NASA About to Pull the Plug on Mars Opportunity Rover, Silent for 8 Months

NASA is trying one last time to contact Its Own record-setting Mars rover Opportunity, before calling it quits.

The rover was silent for eight months, victim of one of the very intense dust storms in decades. Thick dust darkened the skies last summer and, for months, blocked sunlight from the spacecraft’s solar panels.

NASA said Tuesday it will issue a last series of recovery commands, along with more than 1,000 currently sent. If there’s no response by Wednesday — that NASA suspects is going to be the situation — Opportunity is going to be announced dead, 15 years later arriving in the red planet.

Team members are already looking back at Opportunity’s accomplishments, such as confirmation water once flowed on Mars. Opportunity was, undoubtedly, the longest-lasting lander on Mars. Besides endurance, the six-wheeled rover put a drifting listing of 28 miles (45 kilometres.)

Its identical twin, Spirit, was pronounced dead in 2011, a year after it got stuck in sand and communicating stopped.

The golfing cart-size rovers were designed to function as geologists for only three months, after bouncing onto our planetary neighbour interior cushioning airbags in January 2004. They rocketed from Cape Canaveral per month apart from 2003.

It is no simpler saying goodbye now to Opportunity, than it had been to Spirit, project director John Callas told The Associated Press.

“It is just like a loved one who is gone missing, and you keep holding out hope that they will show up and that they’re healthy,” he said. “But every passing day which diminishes, and at some point you need to say’enough’ and then move on with your daily life.”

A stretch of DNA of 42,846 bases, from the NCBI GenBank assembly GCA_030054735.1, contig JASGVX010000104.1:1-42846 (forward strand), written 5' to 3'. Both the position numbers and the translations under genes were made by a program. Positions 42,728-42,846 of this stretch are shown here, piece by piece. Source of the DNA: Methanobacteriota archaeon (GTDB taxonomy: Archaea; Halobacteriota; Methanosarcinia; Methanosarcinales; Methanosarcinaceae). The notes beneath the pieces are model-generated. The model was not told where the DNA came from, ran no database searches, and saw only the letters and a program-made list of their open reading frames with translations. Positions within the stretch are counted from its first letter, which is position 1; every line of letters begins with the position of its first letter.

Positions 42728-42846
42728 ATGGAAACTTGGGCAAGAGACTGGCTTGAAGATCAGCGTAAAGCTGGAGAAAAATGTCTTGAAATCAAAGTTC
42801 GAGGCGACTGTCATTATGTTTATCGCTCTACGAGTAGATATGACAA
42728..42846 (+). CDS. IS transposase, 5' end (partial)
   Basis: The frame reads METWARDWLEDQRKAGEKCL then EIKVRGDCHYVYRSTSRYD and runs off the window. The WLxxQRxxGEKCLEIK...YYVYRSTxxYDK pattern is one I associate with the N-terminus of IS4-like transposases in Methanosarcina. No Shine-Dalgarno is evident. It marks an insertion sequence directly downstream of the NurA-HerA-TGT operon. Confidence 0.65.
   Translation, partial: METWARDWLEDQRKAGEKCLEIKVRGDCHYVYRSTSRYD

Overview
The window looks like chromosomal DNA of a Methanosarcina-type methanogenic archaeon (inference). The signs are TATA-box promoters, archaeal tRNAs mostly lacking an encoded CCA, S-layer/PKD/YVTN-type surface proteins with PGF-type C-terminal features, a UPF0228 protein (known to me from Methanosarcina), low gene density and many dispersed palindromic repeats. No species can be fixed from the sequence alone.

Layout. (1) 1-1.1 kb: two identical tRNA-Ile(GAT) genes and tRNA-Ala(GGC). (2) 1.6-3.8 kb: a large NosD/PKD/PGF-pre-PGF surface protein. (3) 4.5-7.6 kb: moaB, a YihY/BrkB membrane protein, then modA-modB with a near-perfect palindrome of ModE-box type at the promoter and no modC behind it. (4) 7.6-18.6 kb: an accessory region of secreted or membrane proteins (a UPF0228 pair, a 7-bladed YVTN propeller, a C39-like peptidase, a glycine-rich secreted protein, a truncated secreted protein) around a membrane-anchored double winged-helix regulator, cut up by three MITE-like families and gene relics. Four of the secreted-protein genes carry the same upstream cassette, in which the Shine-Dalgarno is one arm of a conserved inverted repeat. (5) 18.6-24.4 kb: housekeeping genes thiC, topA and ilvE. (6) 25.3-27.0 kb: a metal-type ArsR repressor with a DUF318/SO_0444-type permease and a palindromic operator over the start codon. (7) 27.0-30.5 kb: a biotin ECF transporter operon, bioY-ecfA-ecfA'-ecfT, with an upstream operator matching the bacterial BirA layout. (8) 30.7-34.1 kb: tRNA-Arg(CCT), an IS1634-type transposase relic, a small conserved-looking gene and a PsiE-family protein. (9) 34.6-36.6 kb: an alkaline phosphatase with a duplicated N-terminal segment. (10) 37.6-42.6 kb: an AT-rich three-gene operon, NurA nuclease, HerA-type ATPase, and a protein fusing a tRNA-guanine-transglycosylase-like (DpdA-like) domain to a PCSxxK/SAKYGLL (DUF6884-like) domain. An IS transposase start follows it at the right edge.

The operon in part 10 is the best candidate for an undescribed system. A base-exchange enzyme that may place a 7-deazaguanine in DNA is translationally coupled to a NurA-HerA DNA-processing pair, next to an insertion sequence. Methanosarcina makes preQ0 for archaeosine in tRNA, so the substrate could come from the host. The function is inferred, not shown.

Deputy job scientist Abigail Fraeman was a 16-year-old high school student when Opportunity landed on Mars; she had been inside the control centre as part of an outreach program. Launched, Fraeman went on to become a philosophical scientist, joined NASA’s Jet Propulsion Laboratory at Pasadena, California, also finished up deputy project scientist for Opportunity.

“It gives you an idea just how long this assignment has continued,” she said. “Opportunity’s just been a workhorse… it’s really a testament, I think, to how well the mission was created and how careful the team was in working the vehicle.”

As opposed to seeing the dust storm as bad luck, Callas considers it”good chance that we skirted numerous possible storms’ over the years. Global dust storms normally kick up every couple of decades, and”we had gone a long time without one.”

Cornell University’s Steve Squyres, lead scientist for both Opportunity and Spirit, considers succumbing into some ferocious storm an”honorable way” for the mission to finish.

“You could have lost a lot of cash over the years betting contrary to Opportunity,” Squyres told the AP Tuesday.

The rovers’ best gift, according to Squyres, was supplying a geologic record at two distinct areas where water once flowed on Mars, and describing the conditions there that may have supported potential ancient life.

Flight controls tried to awaken the rover, inventing and sending command following command, month after month. The Martian sky eventually cleared enough for sunlight to reach the rover’s solar panels, but there was no response. Now it is getting darker and colder at Mars, further dimming prospects.

Engineers speculate the rover’s inner clock may have become scrambled during the protracted outage, interrupting the rover’s sleep cycle and draining on-board batteries. It’s particularly frustrating, based on Callas, not understanding precisely why Opportunity — or Spirit — failed.

Now it is around Curiosity along with the newly arrived InSight lander to carry on the heritage, he noted, Together with spacecraft in orbit around Mars.